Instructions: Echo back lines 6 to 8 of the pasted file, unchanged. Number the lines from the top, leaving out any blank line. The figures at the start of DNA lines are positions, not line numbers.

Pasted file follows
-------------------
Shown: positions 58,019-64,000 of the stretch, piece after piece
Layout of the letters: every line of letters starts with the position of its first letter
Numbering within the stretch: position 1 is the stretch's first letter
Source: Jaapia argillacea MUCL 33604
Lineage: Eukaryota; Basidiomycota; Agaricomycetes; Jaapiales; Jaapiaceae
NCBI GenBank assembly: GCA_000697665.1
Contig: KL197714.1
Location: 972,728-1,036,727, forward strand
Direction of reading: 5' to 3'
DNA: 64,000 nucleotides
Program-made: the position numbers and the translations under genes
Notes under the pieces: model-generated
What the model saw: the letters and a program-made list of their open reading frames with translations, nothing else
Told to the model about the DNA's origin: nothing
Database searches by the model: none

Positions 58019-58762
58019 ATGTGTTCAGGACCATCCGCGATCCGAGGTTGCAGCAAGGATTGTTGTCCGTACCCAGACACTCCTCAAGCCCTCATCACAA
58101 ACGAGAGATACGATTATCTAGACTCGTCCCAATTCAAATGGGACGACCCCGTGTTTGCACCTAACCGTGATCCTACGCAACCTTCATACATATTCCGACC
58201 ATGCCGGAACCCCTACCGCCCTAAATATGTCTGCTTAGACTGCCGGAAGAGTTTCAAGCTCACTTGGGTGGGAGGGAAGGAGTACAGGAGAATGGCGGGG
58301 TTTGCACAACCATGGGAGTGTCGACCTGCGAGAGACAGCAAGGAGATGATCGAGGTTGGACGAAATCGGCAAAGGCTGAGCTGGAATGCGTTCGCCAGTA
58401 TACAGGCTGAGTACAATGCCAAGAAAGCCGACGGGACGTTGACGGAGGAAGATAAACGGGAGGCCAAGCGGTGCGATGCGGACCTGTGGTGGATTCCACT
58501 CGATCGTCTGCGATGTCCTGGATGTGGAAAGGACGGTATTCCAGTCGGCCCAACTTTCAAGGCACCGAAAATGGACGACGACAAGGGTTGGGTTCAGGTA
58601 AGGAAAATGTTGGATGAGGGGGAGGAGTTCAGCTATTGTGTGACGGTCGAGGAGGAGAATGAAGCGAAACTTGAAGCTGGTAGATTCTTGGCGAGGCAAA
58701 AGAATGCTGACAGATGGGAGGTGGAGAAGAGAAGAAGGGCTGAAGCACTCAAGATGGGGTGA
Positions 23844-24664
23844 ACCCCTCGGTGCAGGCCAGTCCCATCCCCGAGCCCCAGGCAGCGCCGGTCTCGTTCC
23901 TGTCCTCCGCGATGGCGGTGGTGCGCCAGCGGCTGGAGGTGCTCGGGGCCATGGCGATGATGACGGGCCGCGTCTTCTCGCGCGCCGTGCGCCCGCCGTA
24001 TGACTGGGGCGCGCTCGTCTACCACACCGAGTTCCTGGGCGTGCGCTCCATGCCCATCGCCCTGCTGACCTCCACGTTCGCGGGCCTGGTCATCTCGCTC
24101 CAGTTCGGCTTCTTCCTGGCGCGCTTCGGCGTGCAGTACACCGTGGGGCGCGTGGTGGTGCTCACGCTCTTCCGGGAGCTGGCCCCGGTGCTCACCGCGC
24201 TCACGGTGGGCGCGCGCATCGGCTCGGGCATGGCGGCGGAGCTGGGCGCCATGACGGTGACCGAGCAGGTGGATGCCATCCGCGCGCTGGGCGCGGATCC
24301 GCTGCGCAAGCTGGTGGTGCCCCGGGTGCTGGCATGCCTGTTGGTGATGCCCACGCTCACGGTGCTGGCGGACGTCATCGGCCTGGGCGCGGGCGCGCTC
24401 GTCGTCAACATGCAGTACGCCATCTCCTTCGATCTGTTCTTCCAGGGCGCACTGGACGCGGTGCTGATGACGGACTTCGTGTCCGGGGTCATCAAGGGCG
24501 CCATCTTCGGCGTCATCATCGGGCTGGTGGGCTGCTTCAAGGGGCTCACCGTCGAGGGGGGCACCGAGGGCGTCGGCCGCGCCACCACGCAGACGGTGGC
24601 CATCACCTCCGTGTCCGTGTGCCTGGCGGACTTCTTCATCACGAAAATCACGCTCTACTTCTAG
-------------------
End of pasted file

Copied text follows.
NCBI GenBank assembly: GCA_000697665.1
Contig: KL197714.1
Location: 972,728-1,036,727, forward strand